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linkity, linkity, link link, laroo

As Your Humble Blogger has a moment, but not much more:

  • Arnold Zwicky at Language Log notes today's annoying bureaucratic noun-noun compound: Newsrack Ordinance Compliance Violation Warning and Impoundment Notice: Corrective Action Required. This is pretty impressive. Although really there are only five consecutive nouns, it gets compounded with a double-noun and then the writer appended a three word phrase where all the words are really verbs at heart. The thing is, is the thing headed by this phrase a warning and a notice? Or is it a warning notice? Is warning a separate noun (modified by violation, which is modified by compliance (well, it isn’t actually modified since there isn’t really anything a violation could be a violation of other than compliance, or at least should somebody violate non-compliance with the ordinance in question (the newsrack one), I doubt that it would require either a warning or a notice)) or is it just the kind of notice this is?
  • More seriously, Media Matters for America notes that while the country has moved to the right since Justice Bader Ginsberg was confirmed in office, at the time she was scarcely considered a lefty. Any comparison between the upcoming conversation about Our Only President’s nomination and the conversation in 1993 should really take that into account. It isn’t just that her name was suggested by Senator Hatch (R-UT), either. There was a (possibly apocryphal) story that when Justice Scalia was asked, in one of those jolly semi-public chats which the Justice thinks are good for the court and which I think are very bad for it indeed, which Justice he would most prefer to have with him on a desert island, he answered “Ruth Bader Ginsberg”. She was not on the Supreme Court at the time, of course, but had served with him on the Appellate Court, and they had got on famously. Anyway, I’m not saying that she isn’t to the left of the political mainstream at the moment, but she wasn’t (or at least wasn’t much) at the time. This has less to do with how much she has changed than with where the stream has flowed, but whichever, the idea that her relatively quiet process was due to Senatorial restraint is bosh. Oh, and while I’m at it, can we stop saying that modern confirmation battles started when the Democrats defeated Robert Bork’s nomination? The battles started when President Reagan nominated Mr. Bork. Again, it may be hard to remember this, but eighteen years ago, Mr. Bork’s views were not in the mainstream.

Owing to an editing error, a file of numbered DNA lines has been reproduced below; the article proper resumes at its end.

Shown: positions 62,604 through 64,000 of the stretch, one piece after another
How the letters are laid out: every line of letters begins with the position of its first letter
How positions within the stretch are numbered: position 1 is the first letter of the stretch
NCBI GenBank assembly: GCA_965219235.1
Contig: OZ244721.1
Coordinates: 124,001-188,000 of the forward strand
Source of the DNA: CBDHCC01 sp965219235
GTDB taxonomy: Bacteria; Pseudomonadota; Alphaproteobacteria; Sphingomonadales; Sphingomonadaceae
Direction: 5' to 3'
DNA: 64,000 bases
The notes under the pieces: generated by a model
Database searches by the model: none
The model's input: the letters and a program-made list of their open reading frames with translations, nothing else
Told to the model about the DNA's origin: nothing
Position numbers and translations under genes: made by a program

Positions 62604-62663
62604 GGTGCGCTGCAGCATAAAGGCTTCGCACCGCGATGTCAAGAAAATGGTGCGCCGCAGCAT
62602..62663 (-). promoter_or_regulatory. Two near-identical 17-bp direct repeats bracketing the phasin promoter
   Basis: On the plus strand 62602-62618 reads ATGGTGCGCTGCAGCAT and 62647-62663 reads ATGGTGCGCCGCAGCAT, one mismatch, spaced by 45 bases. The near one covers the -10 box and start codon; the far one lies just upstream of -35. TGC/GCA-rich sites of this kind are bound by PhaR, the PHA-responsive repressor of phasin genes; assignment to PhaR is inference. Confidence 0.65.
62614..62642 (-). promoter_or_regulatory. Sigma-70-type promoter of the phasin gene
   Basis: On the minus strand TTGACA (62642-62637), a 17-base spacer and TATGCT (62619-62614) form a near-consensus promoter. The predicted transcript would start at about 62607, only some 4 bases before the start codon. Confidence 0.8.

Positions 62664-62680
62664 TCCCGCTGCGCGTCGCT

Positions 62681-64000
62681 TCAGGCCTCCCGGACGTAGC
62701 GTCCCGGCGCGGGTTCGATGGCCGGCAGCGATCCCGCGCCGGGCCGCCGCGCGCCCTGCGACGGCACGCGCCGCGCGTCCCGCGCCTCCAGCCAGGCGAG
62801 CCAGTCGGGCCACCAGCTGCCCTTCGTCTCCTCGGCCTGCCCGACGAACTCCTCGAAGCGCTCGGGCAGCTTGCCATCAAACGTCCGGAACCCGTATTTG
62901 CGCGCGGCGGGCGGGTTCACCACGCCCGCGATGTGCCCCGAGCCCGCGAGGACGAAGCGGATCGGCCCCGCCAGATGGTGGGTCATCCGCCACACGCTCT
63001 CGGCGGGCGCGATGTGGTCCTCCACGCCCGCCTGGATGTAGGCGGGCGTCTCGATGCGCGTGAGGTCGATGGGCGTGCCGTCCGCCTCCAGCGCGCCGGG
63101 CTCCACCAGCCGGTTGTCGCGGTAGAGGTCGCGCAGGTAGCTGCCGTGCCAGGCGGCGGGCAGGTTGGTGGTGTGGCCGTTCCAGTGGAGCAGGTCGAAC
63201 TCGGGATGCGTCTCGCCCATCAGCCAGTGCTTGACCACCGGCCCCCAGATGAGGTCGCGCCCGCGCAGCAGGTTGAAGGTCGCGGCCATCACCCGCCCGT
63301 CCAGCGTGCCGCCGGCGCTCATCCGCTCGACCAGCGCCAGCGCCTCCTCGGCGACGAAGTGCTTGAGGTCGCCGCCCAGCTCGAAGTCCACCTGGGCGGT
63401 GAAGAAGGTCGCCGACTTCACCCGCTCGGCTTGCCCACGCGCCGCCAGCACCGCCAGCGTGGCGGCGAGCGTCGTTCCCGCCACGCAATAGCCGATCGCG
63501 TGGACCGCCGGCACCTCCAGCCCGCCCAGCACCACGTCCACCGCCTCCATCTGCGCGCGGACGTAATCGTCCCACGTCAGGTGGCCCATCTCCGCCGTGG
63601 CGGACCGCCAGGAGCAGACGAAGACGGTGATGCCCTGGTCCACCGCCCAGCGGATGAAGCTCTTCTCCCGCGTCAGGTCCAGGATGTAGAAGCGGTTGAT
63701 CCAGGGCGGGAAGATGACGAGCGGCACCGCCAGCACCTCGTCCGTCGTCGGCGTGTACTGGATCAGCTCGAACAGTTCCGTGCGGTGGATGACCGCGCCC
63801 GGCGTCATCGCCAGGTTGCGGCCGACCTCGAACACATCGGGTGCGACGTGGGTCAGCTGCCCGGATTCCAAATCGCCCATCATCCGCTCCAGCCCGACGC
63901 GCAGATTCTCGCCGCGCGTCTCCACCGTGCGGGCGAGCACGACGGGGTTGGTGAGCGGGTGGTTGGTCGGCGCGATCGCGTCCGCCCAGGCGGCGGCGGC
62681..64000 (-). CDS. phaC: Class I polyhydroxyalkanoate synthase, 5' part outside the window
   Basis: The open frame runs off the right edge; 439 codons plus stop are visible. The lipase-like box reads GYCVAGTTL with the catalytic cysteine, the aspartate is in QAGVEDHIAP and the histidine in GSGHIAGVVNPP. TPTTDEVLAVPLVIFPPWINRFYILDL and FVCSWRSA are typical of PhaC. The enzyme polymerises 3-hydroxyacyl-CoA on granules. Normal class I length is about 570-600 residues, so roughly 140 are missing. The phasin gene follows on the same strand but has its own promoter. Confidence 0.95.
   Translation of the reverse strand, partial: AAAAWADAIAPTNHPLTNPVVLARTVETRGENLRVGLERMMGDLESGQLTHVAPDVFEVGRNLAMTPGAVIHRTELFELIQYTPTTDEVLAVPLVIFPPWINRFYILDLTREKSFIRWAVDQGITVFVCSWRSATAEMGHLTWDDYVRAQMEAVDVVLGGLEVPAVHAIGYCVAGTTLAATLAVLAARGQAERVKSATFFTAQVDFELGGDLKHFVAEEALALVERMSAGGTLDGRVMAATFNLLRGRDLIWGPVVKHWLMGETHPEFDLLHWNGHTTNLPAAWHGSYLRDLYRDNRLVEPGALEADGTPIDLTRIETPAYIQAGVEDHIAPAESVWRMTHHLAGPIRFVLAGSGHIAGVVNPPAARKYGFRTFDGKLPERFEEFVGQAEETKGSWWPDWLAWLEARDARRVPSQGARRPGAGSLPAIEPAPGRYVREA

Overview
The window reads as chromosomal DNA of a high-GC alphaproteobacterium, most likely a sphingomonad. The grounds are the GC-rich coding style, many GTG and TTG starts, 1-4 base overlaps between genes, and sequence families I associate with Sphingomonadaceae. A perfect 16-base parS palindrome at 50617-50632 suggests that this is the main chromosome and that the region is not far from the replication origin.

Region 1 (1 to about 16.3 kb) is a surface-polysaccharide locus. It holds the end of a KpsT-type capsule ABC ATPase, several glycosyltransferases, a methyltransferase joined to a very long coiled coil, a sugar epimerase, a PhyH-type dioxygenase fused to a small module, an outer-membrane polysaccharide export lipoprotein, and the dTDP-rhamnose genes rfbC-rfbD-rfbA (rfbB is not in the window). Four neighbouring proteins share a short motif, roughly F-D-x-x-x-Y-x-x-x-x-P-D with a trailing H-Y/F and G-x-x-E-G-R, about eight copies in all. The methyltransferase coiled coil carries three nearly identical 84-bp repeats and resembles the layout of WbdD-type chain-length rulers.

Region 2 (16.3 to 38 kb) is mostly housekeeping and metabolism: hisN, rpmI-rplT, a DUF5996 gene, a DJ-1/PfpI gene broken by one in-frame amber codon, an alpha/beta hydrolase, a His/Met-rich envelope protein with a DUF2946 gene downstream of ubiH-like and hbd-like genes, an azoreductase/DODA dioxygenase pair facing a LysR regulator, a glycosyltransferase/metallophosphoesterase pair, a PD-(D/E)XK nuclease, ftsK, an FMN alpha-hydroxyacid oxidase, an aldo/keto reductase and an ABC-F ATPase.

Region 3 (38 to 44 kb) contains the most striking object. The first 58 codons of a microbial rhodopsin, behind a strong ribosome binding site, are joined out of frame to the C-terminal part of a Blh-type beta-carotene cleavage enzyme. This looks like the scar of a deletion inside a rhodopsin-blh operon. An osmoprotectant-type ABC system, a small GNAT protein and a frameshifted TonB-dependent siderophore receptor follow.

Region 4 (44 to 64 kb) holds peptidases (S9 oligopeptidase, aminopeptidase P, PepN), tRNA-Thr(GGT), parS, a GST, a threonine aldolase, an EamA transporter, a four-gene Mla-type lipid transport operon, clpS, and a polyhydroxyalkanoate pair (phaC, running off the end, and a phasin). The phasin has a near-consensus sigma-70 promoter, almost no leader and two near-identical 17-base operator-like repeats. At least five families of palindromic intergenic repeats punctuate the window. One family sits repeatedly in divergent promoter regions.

• John McGowan, over at Michael Berubé’s blog, has another one of the long, provocative posts that I’ve come to expect from him. This one, on the rhetorics of violence, contains a variety of interesting takes on how violence and rhetoric interact. In particular, although violence can act as rhetoric (by “sending a message”), by privileging the rhetorical nature over the physical, we set up conditions for eliding violence and rhetoric, possibly to the point where we will commit violence to “send a message” without regard to the violence itself and our actual, rather than rhetorical, victims. Also, though he doesn’t make a point of it, it’s important to point out that the nature of rhetorical symbolism is such that the message we send is not necessarily the message they receive, and vice versa, so we should be particularly careful when using or interpreting actions as symbols for messages. Mr. McGowan, by the way, was a guest blogger for Mr. Berubé (to go back to a previous topic); he and his siblings have an interesting blog called Public Intelligence, which now appears to have fixed the vicious anti-Firefox problem, so I’ve added them to my read-this list.